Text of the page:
New polling data commissioned by the Partnership for a Better Energy Future and compiled by Paragon Insights reveals sharp differences between the American public and the Environmental Protection Agency (EPA) when it comes to energy and greenhouse gas (GHG) policies. These results should serve as a stern warning that the EPA is headed in the wrong direction.
In a nationwide survey of 1,340 likely voters conducted from October 3 – 9, nearly half of those polled say they are not willing to pay a single dollar more in their energy bill to accommodate the new EPA regulations. And nearly 40 percent of those surveyed are less likely to cast their vote for a candidate that supports EPA’s Clean Power Plan. Only 22 percent, meanwhile, indicated that they would be more likely to support a candidate that backed the rules.
A plurality (47 percent) oppose the regulations. In those states that stand to be hit hardest by the rule’s expected energy price increases and job loss impacts, data finds opposition in excess of 50 percent. Middle class voters and seniors are among the top opponents of the rule. The contrast between what the public wants and what EPA is doing is even greater in 11 battleground states surveyed by Paragon Insights.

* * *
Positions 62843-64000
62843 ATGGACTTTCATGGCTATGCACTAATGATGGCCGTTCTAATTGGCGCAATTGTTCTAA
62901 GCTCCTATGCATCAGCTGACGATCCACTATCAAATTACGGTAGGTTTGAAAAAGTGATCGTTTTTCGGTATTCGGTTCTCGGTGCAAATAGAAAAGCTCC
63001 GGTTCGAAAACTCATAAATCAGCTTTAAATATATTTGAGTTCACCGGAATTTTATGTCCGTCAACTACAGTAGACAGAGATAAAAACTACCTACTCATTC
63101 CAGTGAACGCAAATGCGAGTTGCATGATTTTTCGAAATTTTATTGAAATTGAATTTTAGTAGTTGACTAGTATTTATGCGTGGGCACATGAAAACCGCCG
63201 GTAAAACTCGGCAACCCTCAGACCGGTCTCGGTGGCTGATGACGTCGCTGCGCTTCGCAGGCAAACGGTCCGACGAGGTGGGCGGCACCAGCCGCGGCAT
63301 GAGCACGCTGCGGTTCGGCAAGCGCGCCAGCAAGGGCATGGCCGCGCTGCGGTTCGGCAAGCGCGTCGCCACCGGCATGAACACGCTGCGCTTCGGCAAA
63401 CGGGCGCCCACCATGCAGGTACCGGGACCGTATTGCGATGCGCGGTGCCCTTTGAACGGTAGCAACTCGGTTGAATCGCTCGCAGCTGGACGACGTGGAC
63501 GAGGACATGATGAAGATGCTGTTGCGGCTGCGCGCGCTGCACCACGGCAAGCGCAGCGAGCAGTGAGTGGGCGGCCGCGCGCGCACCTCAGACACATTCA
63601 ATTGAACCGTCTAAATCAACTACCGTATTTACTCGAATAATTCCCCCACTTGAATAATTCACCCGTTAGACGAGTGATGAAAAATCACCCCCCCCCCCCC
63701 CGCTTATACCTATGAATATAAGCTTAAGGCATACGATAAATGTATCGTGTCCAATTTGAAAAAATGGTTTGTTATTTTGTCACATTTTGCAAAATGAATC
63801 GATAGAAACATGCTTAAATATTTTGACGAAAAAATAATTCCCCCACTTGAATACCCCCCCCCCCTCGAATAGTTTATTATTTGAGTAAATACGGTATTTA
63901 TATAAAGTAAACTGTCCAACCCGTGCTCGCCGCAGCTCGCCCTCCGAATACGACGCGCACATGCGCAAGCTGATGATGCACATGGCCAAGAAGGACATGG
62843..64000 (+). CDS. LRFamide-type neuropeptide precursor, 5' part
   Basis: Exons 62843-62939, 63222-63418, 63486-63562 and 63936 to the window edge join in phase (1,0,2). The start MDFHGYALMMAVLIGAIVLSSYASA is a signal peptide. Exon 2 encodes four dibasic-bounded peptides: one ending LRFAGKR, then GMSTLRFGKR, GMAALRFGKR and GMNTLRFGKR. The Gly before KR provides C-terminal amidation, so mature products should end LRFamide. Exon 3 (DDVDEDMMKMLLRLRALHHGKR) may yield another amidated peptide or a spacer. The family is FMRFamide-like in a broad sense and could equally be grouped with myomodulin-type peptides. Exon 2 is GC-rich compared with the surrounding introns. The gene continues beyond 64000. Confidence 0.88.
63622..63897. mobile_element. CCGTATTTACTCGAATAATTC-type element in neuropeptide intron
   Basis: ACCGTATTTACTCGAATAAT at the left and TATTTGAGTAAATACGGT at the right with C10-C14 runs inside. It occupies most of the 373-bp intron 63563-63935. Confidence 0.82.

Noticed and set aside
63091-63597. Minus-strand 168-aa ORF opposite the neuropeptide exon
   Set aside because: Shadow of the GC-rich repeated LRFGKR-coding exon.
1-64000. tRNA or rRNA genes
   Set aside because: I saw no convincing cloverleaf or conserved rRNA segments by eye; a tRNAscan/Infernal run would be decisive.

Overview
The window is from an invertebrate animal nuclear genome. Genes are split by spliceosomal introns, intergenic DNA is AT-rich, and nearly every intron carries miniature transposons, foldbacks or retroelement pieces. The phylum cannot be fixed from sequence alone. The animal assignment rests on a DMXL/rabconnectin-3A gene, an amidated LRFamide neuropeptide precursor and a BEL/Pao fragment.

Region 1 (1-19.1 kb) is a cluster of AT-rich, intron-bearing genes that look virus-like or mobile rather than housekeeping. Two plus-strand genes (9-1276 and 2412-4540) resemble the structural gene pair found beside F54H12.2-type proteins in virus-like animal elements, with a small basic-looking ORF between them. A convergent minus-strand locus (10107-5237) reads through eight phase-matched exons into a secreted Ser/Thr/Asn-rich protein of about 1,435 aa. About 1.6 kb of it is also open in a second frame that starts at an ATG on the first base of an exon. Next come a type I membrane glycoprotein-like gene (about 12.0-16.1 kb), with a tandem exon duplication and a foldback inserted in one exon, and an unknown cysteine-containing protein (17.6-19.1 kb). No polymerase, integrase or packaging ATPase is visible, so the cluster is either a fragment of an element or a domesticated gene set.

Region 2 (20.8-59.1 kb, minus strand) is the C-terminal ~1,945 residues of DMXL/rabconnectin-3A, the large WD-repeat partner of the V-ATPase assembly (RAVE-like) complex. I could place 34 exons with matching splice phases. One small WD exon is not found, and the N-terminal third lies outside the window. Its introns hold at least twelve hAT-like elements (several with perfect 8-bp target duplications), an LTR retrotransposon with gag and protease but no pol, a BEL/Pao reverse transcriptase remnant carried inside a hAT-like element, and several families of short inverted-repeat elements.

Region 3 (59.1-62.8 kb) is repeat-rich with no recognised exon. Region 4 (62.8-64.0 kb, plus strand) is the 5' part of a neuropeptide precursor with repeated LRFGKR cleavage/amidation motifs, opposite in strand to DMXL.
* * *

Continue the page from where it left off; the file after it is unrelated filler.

The Partnership’s survey showed definitively that voters don’t support a regulatory structure that will increase their household power prices in exchange for modest global emissions reductions. They believe we shouldn’t be jumping head-first into aggressive new energy constraints unless the rest of the world is making real commitments as well. And respondents believe, by a nearly 40-point margin, that energy and climate policy should come from Congress working with the President, not from executive action alone.
Given that emerging data projects double digit percentage power price increases in 43 states – and potential rate spikes above 20 percent in many key states – the message to EPA should be clear: go back to the drawing board on this costly rule, and commit to revised rules that do not harm the American economy.
Read all of our polling data here.